Members of a volunteer battalion and supporters of right-wing movements protest in front of parliament in Kiev, Ukraine, on May 20. (Sergey Dolzhenko/EPA)

Russia has severe budgetary constraints, and the United Nations is pressuring both sides to respect the peace settlement. So why is Moscow reheating the frozen conflict in Ukraine?

On April 29, a senior U.N. official reported that pro-Russian unrest in Ukraine had escalated to its highest point since August 2014 — and that the conflict in eastern Ukraine claimed 173 lives in April alone. This uptick in violence has sparked fears for the fragile truce established by the February 2015 Minsk II accords.

Ukrainian and Russian officials disagree fiercely over who is violating the Minsk peace agreement. But Ukrainian intelligence reports provide evidence that Moscow deployed fighters and military equipment to Donetsk and other Russian-occupied cities.

Here’s why the hostilities are escalating:

1) Moscow wants to assert its control over eastern Ukraine

Recent cease-fire violations suggest that Moscow wants to call the shots on political developments in eastern Ukraine and keep pro-Russian brigades in line.

The Ukrainian Defense Ministry’s intelligence department recently reported that Vladislav Surkov, a close aide to Russian President Vladimir Putin, privately met with Alexander Zakharchenko, the leader of the partially recognized Donetsk People’s Republic. In that meeting, Russian officials reportedly criticized Zakharchenko for not following the instructions of the Russian military command. In particular, Russian supervisors reportedly complained that Zakharchenko’s rebel army had not used Russian financial and military aid for the combat purposes that Moscow intended. Zakharchenko also drew criticism from Moscow for not doing enough to oust Ukrainian troops near the town of Avdiivka.

Russia’s provisions of military support to its separatist proxies in eastern Ukraine don’t seem to be aimed at expansion, however. Instead, Putin appears to be launching small-scale military campaigns to determine which pro-Russian separatist brigades are loyal to Moscow. As Columbia University professor and leading Russian foreign policy expert Robert Legvold argued last fall, the prospect of a Russian military assault on Odessa or Kiev has faded considerably.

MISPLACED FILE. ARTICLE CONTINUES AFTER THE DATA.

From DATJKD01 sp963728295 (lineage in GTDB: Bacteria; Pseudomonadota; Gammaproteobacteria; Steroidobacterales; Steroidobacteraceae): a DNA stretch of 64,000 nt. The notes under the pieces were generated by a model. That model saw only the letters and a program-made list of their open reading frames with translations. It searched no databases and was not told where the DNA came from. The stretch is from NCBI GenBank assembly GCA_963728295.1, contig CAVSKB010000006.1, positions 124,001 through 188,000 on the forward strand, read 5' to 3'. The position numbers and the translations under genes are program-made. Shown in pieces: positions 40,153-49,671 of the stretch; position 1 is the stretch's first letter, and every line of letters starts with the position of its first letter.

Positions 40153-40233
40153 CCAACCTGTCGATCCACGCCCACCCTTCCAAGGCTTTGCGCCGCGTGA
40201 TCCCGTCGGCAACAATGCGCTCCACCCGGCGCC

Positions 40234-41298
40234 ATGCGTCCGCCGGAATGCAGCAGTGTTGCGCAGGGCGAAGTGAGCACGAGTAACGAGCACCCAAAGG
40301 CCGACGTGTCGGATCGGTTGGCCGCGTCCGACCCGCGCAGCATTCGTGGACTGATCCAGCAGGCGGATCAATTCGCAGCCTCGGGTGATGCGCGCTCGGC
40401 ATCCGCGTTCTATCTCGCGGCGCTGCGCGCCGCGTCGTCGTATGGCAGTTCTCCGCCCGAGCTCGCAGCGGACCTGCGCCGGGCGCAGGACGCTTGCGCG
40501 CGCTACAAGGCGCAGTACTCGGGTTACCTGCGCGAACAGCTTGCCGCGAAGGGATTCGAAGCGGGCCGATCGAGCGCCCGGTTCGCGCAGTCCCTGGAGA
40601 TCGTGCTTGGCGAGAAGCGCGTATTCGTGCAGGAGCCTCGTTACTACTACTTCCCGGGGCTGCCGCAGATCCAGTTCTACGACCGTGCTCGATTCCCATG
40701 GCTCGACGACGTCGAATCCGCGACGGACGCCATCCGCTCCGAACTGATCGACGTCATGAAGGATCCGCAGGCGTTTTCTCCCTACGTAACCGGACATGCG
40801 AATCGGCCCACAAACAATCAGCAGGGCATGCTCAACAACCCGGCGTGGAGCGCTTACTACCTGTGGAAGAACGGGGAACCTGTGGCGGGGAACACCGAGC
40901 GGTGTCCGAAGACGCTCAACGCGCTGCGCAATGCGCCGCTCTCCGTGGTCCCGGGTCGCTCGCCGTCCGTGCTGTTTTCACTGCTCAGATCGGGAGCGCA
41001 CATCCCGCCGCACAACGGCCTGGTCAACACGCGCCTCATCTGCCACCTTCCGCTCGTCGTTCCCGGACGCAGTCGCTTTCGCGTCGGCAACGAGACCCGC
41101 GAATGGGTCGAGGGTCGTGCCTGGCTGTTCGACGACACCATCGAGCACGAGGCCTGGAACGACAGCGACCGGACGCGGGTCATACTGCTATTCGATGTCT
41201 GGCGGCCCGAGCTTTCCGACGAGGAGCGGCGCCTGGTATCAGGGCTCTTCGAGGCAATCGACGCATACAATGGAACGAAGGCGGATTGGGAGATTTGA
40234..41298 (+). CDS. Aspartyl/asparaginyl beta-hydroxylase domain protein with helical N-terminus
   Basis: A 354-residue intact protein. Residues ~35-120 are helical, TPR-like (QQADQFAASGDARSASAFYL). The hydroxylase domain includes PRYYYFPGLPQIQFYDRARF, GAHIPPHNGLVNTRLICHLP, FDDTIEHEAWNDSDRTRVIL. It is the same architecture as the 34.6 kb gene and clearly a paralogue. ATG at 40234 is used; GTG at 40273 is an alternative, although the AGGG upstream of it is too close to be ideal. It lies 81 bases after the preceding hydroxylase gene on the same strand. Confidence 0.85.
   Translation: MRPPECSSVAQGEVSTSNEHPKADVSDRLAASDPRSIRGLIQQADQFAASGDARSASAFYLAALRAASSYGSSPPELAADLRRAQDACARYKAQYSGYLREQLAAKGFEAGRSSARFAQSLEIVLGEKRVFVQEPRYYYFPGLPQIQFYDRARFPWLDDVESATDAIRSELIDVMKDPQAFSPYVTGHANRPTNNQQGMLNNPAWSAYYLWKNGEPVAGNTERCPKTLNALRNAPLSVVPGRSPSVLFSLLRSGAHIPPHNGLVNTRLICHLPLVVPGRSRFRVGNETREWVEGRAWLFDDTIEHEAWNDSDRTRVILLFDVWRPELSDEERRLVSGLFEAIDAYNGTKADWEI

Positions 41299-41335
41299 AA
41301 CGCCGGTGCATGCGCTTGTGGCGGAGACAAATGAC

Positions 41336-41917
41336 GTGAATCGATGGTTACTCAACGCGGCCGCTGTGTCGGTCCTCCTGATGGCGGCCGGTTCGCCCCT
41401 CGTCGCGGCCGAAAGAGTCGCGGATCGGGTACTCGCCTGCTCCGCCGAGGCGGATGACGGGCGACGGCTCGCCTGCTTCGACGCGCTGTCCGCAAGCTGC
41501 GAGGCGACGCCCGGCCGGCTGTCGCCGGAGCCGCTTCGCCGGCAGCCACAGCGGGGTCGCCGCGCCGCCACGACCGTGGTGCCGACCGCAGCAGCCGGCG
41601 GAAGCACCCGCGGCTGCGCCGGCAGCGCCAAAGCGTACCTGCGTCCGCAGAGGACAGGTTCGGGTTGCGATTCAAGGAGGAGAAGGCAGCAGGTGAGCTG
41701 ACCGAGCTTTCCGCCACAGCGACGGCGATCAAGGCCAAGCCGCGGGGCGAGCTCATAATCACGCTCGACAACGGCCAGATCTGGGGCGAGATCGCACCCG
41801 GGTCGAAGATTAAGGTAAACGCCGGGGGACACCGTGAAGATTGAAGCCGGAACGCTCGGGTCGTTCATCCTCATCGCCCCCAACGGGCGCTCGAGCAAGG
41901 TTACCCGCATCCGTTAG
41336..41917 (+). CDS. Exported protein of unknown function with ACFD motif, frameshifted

Instead, Russia’s military command chain is looking to consolidate control and discipline — in part because being more assertive in eastern Ukraine entrenches Russia’s hold over Donbas. In January, Putin appointed former interior minister Boris Gryzlov as Russia’s representative on the contact group established by the Minsk accords. The appointment of a senior Putin ally demonstrates the importance of reasserting Russia’s authority over Donbas.

The Kremlin is also taking charge of economic reconstruction efforts in Donbas, rather than leaving this task to Russian private enterprises. Sergey Nazarov, a federal deputy minister specializing in regional economic development, spearheaded a major development project covering the financial, energy, transportation and trade sectors of Donbas. Claiming dominance over Donbas’s military, bureaucratic and economic institutions, even if it requires the tactical use of small-scale military forces, bolsters Russia’s international status and world-power aspirations.

2) Russia sees Ukrainian politicians as threatening the cease-fire

While Russia and pro-Kremlin separatists are primarily responsible for the hostilities destabilizing eastern Ukraine, European leaders have also criticized Ukrainian policymakers for their unwillingness to support the cease-fire. German Foreign Minister Frank-Walter Steinmeier in March claimed that Kiev and Moscow are jointly responsible for the deteriorating security situation. Kiev’s lack of progress on removing heavy weaponry or pushing forward on planned prisoner exchanges are particularly problematic issues, as is the failure of amnesty efforts to come to fruition. Ukraine has also been resistant to holding elections in the separatist-occupied regions, a key term of the Minsk accords.